Such callbacks to old Hollywood were no accident. For years now, Clooney has been described as one of the last movie stars of the old-school mold. As GQ’s Tom Carson put it in 2007, “He’s shrewd, he’s virile, he’s merry, and the camera loves him with the devotion of a headwaiter rushing over to light a billionaire’s cigar.”
Roberts, with her million-dollar smile, gin-soaked voice and flowing mane of auburn hair, carries similar connotations of the do-it-all stars of the studio system. Writer-director Richard Curtis told Vanity Fair that he based her role in “Notting Hill” on Grace Kelly and Audrey Hepburn, “neither of whom were available.” That Roberts could fill those very large shoes speaks to the potency of her throwback charm.
In their traditional movie-star qualities, the way their periodic collaborations complement their stellar solo careers, and their affectionate offscreen relationship, it’s become abundantly clear that Clooney and Roberts have quietly become the Spencer Tracy and Katharine Hepburn of our time. And the distinctive mixture of stifled sexual attraction and surface exasperation that Hepburn and Tracy explored in the likes of “Pat and Mike” (1952) and “Woman of the Year” (1942), and that makes Clooney and Roberts’ “Ocean’s Eleven” scenes so electric, is back in full force in their new vehicle, “Ticket to Paradise.”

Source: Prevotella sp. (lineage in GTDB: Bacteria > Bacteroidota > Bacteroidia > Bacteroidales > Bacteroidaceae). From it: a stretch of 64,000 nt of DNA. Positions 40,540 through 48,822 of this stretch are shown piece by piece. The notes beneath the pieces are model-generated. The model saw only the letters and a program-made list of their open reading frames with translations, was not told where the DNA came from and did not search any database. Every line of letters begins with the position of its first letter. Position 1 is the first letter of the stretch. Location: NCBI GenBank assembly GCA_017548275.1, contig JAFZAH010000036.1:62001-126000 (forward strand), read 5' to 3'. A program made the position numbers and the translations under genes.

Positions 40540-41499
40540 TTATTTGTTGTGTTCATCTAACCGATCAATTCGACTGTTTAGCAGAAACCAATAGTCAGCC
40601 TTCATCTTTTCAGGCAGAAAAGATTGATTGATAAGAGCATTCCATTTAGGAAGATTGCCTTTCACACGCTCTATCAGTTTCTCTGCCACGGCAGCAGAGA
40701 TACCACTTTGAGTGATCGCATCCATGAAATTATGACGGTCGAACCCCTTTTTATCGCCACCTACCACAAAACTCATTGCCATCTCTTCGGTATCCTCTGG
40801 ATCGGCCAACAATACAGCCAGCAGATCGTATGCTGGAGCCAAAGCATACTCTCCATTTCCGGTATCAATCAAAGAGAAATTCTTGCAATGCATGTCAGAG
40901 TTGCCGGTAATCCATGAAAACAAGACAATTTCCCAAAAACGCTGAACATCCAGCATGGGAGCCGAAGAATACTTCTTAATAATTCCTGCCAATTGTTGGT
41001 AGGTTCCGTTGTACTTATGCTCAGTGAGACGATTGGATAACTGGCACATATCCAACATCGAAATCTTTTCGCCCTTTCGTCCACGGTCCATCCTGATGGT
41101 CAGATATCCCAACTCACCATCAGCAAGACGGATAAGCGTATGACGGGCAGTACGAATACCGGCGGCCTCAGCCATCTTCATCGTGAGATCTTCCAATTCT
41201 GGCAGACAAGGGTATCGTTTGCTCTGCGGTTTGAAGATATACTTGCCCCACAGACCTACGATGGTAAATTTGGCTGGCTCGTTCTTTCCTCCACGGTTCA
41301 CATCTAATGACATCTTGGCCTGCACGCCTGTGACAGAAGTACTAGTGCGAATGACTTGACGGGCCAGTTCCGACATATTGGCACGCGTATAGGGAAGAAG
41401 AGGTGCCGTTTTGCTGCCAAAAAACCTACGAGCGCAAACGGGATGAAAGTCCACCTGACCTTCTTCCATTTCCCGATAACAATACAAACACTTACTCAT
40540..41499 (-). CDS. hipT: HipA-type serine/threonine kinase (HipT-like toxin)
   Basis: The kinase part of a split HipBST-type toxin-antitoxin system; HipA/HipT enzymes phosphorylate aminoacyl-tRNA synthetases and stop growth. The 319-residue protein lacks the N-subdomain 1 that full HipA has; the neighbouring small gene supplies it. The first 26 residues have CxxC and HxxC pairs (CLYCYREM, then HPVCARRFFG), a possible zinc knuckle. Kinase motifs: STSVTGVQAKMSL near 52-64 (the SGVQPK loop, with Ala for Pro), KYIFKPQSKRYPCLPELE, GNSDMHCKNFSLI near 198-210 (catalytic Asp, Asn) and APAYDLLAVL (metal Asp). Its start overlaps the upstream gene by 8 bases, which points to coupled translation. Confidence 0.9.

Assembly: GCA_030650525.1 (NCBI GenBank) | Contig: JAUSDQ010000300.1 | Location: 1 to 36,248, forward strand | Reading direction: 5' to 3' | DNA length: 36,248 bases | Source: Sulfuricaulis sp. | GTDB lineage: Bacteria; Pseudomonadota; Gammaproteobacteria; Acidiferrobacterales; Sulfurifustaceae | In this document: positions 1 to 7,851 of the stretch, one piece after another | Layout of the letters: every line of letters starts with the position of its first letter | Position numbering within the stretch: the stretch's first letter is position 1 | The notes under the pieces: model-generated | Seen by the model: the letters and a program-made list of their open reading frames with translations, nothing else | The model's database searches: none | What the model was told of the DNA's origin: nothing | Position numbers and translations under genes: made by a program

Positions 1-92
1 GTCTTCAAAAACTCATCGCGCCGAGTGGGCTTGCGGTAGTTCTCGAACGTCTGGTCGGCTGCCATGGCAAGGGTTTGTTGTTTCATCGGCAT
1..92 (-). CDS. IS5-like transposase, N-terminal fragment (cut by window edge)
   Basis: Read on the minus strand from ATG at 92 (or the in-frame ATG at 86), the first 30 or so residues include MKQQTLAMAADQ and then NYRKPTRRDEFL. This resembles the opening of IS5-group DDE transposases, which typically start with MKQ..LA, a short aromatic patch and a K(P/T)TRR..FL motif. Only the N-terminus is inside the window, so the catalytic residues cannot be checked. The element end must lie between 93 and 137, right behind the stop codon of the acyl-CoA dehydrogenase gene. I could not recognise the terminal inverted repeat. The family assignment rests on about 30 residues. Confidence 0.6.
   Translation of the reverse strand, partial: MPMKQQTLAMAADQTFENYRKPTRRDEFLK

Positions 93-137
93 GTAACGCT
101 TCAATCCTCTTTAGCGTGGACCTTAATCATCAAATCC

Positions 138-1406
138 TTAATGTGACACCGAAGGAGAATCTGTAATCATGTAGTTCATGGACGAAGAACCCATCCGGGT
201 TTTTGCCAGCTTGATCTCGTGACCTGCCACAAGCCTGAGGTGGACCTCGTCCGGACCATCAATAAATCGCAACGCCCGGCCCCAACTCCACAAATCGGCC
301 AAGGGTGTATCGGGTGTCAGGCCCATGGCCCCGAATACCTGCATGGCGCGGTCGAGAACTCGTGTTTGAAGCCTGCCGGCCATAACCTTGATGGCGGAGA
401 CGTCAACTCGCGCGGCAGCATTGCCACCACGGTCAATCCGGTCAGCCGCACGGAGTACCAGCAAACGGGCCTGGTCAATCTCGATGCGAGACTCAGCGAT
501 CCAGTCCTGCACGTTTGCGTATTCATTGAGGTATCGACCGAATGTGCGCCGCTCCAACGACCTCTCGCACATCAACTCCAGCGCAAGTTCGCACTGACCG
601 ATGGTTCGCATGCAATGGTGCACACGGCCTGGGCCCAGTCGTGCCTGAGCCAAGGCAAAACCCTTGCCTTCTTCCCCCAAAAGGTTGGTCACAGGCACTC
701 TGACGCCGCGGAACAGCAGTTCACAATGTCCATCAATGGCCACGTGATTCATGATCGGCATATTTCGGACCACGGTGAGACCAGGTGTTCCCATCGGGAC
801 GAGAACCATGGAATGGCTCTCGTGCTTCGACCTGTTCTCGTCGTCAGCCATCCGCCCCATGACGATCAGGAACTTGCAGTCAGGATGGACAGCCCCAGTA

They again play a divorced couple, though not nearly as freshly parted as Danny and Tess. David (Clooney) and Georgia (Roberts) split after five years of marriage, but have maintained contact to co-parent their now adult daughter, Lily (Kaitlyn Dever), giving them plenty of time to sharpen their grievances and fine-tune their double act of passive-aggression. For example: David, expressing hesitation over his daughter’s post-grad travel plans, pleads with Lily, “For once, you could back me up.” She doesn’t skip a beat before responding, “I could, but then I’d be wrong too.”